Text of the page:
Debbie, Sharjah, United Arab Emirates

Bush ordering the execution of his enemy in war is just doing the same thing as his enemy is to him. I don't think trying to fly a plane into the White House or Pentagon was just their way of saying hello.
Drew, UK


This shows the Bush administration's lack of confidence

Jackie, Bangladesh
I did have the impression that the US had evidence of Bin Laden's involvement. But now I really doubt that. This assassination suggestion shows the Bush administration's lack of confidence in their ability to try him successfully.
Jackie, Bangladesh

If we know beyond reasonable doubt that Osama Bin Laden and his al-Qaeda network were behind the most horrible attack in history on the United States, then the state is fully justified in sponsoring his assassination. But one must be absolutely sure before committing such a crime for the greater good.
Habib Hemani, USA

The US has declared war on al-Qaeda. If it is justified in doing so under recognised conventions, which I understand it is, then Bin Laden is a legitimate target. Only the method is subject to legal debate. In practice, war becomes a bit cloudy and messy and tends to favour the victor. However provided the "who dunnit" issue is resolved, then frankly the sooner we are rid of Bin Laden the better.
Alan K, Singapore

Osama bin Laden is as selfish as all the rest of us, in that we'd sacrifice millions of others to save ourselves. Knowing he set this engine in motion he is fearful of facing the consequences for his actions, and in hiding and dodging his enemies he hopes to develop a Robin Hood image. In all his years in Afghanistan, with all his wealth and international appeal, his followers have given nothing worthwhile to the country. That country was much better off under the old King prior to 1973.
Ed Hayden, United States


He is not afraid to die, so why should we give him what he wants?

Nora Allan, Malaysia
Why should we kill Osama bin Laden without giving him a fair chance of defending himself in court? He is not afraid to die, so why should we give him what he wants? One Bin Laden killed without proper process will create millions more Bin Ladens who will see it as an injustice towards them.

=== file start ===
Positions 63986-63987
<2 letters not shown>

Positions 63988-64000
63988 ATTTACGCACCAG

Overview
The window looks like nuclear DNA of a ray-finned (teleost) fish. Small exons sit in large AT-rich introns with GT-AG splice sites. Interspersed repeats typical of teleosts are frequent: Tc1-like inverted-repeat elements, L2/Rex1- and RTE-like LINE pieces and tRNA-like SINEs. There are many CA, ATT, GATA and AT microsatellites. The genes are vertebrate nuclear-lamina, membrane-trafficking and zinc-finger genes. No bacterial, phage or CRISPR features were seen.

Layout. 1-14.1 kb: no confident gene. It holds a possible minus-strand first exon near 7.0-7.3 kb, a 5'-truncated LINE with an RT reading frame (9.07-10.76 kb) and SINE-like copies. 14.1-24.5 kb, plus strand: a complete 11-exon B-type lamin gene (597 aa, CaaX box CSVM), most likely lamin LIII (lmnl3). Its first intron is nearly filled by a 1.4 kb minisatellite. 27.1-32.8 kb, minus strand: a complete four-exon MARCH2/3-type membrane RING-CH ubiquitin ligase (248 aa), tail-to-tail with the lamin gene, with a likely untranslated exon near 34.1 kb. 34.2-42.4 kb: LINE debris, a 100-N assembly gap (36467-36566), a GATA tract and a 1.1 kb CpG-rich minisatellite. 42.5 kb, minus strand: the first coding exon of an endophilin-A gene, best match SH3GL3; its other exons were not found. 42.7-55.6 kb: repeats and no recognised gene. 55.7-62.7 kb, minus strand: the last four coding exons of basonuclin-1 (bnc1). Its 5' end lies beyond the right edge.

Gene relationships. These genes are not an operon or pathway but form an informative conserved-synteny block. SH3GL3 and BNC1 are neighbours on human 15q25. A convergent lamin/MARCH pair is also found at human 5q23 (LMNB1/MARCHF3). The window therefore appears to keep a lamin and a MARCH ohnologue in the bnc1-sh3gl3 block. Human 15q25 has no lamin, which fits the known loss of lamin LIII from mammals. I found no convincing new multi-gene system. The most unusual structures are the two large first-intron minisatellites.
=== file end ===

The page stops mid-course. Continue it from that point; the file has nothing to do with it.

Nora Allan, Malaysia

While I can see the need to bring this man to justice, the crucial question remains: will the death of Osama Bin Laden really mean the first step towards ending world terrorism? I would like to believe that, but the fact is that violence breeds violence. Have things improved with the endless wars fought in the name of truth and justice? I think the world is worse off now than it ever was in terms of atrocities and violation to human rights.
Vinita Byrne, UK


Whatever the US did would never be sufficient to persuade large parts of the Muslim world that the trial was fair

Euan Gray, UK
Given that bin Laden would certainly kill many more innocent American and British citizens given half the chance, I find it hard to support the bleeding hearts' cry for a trial rather than summary execution. What possible benefit is there in the trial of a man who, however loathsome, is wealthy enough to hire the best lawyers available? Such a trial would stir up more antipathy that his "accidental" death during military operations. Whatever the US or UN did in any trial, it would never be sufficient to persuade his supporters or large parts of the Muslim world that the trial was fair.
Euan Gray, UK

Silly me, I thought that when you were at war the whole idea was to kill your enemies. Wonder what gave me that silly notion?
Len Barrett, Australia

Len Barrett, I think we all need to remember that we can be killed as well. America has created the Taleban and Bin Laden, this makes them guilty by association for the 5000 deaths at the WTC. It is time the US people start hanging their own government officials. Then we would have a safer world.
Raza, UK


What will happen if terrorists get the message that they will go unpunished?

Kristie, USA
Everyone keeps using the word 'assassination' when it's not. This is war, and it's a case of defending your freedom. If action is not taken, what will happen to the rest of the world if terrorists get the message that they will go unpunished?
Kristie, USA

In this case it is certainly an option to kill Bin Laden. We are fighting a war; that is what you do in war, kill people. It may be unpleasant but that is the truth. Bin Laden has made claims to killing as many US and UK citizens as possible. I cannot imagine why any UK or US citizen would think that somehow rules should apply in the hunt for this man. He would not for a moment hesitate in killing you, me or any member of your family. For those who somehow doubt this, perhaps they can have a meeting with a Taliban fighter to discuss this point of view. I am sure that you would be treated with the utmost respect and kindness.
John Wilson, U.S.A.

Don't forget that today's terrorist is tomorrow's politician, history of the last 50 years has shown that to be true. Assassination is wrong, and assassination condoned or sanctioned by governments is even worse.
Colly Wilson, UK


What Bush should have done is called the Taliban's bluff

Mick, UK
The natural knee-jerk reaction is to take him out anyway we can. However Bush should consider the wider implications - if the US doesn't stick to international law every Muslim nation in the fragile coalition against Bin Laden will turn against it. We will then have thousands more Bin Ladens on our hands. What Bush should have done is called the Taliban's bluff when they offered to hand him over to a neutral country. If they were good to their word he could have been tried in The Hague (after all, we are told this was a crime against humanity - not just the US). And if the Taliban had not given him up it would have strengthened the alliance against them.